The Rainbow and the Flood

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by R. Gidon Rothstein

R. Arama starts the fourteenth sha’ar with several statements from Chaza”l about how Jews should react upon seeing a rainbow, such as the blessing Berachot 59a prescribes to recite. As is his way, he will move off to other topics and work his way back here, but I wanted us to remember where he’s headed.

The Impossibility of Divine Injustice

From there, he takes up the idea of Hashem being unjust, which to him is as much of a logical impossibility as Hashem having a body or creating a Being exactly like Hashem. [both of the latter two have ramifications I think people often forget, such as Hashem’s complete Otherness, based on the lack of physicality; the issues are not R. Arama’s topic, and I will not digress. I will pause here to note his focus on injustice sounds to me like a concern of his audience he is addressing—they feel Hashem has been unjust, and he wants them to know it cannot be true.]

Hashem’s perfection rules out injustices, as R. Arama thinks Devarim 10; 17 stresses. The verses start with declarations of Hashem’s greatness, God of gods, Lord of lords, etc. and move to “Who shows no partiality and accepts no bribes, etc.” For R. Arama, the Torah means to link the two: just as Hashem cannot be anything other than the Highest Being, Who lacks any physicality, there is no possibility of Hashem acting other than fully justly.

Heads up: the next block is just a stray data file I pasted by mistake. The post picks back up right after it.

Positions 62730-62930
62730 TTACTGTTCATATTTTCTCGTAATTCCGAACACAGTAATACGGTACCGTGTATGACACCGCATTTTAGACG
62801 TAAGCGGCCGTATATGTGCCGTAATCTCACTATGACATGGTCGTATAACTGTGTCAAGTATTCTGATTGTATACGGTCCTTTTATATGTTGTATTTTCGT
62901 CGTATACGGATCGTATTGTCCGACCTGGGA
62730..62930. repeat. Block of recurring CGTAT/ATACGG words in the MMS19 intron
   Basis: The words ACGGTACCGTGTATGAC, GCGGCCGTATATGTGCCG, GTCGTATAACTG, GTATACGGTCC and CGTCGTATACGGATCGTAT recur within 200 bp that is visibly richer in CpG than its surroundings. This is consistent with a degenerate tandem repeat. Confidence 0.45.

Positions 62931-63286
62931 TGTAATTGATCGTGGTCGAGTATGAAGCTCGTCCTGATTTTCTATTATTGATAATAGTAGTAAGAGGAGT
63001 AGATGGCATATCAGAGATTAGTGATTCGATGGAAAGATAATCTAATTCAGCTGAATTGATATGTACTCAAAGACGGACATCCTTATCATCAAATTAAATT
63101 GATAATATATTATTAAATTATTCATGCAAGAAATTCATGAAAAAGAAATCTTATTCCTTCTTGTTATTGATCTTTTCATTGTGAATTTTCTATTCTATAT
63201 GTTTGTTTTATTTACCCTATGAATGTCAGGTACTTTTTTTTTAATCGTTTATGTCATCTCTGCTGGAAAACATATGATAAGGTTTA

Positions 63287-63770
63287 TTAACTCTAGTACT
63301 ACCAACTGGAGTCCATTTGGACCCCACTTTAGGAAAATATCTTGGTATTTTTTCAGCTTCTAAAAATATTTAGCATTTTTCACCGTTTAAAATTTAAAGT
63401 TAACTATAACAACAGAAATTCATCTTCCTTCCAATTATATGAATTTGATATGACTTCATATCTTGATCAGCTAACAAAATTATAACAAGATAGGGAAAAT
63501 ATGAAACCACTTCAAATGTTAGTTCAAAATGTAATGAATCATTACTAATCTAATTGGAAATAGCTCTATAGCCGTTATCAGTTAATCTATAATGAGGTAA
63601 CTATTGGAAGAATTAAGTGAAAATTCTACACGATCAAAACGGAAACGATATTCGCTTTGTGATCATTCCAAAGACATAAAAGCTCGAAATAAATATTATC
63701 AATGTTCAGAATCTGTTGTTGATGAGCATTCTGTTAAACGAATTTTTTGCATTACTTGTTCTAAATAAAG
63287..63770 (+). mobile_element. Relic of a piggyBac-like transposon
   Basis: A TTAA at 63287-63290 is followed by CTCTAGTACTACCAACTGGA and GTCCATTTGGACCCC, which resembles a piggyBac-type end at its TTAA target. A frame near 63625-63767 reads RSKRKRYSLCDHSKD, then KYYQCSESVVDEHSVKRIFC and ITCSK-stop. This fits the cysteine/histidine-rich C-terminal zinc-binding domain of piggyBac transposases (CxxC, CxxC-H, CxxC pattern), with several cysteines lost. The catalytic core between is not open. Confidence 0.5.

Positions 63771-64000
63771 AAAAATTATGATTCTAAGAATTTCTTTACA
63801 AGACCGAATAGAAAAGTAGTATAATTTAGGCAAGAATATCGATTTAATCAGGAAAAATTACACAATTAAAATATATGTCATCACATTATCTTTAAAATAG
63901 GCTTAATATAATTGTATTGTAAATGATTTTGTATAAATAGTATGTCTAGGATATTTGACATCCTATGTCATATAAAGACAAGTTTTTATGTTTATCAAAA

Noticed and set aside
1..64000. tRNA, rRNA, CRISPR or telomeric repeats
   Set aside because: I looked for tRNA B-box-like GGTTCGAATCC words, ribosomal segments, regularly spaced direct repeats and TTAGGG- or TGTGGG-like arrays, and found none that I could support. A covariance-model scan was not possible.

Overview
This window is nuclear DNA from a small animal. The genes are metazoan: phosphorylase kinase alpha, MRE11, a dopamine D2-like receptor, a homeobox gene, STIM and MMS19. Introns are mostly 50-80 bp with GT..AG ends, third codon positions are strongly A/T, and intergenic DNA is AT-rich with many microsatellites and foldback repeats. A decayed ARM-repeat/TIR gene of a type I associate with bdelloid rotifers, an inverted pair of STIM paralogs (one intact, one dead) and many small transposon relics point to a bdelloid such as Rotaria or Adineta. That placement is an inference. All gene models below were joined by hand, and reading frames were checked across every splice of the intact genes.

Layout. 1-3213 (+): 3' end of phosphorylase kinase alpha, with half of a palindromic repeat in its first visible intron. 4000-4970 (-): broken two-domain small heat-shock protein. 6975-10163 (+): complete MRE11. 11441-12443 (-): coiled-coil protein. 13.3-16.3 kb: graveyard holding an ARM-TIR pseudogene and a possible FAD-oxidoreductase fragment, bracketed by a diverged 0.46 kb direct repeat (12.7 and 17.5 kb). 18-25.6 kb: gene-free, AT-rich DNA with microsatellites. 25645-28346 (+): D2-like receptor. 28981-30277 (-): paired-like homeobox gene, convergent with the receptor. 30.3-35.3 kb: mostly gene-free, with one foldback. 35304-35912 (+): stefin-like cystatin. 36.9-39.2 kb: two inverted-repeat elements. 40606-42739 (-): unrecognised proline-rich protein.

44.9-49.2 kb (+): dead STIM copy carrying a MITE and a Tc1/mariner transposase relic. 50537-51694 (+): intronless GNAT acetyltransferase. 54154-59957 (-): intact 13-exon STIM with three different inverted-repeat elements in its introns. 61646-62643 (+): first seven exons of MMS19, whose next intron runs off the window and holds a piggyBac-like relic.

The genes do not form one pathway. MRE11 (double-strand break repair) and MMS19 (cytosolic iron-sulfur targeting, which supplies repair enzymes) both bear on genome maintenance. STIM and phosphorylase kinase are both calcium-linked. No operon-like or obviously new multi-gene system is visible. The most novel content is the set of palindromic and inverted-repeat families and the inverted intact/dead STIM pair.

Bereshit 18;25 shows us Avraham arguing to allow fifty righteous people to be able to save Sodom and its sister cities; any other choice by Hashem would be unjust, a sacrilege, and therefore (this last piece is R. Arama’s claim) impossible. Iyov and Yirmiyahu are exercised by apparent divine injustice because they are certain it cannot be so. People who object to the Torah’s saying Hashem hardened Par’oh’s heart, or are bothered by the sufferings of the righteous, all start from our certainty Hashem acts only justly, asTehillim 145; 17 says, Hashem is righteous in all His ways.

Mercy Does Not Contradict Justice

Some ways Hashem acts might be unfathomable rather than unjust. R. Arama knows people who question why Hashem doomed ants to their lowly role (rather than being allowed to be lofty griffon-vultures, for his example). He rejects the question as akin to asking why Hashem did not make a leg a head; each piece of creation has its purpose, and we cannot argue about the justice in those choices, as Yeshayahu 40; 28 says.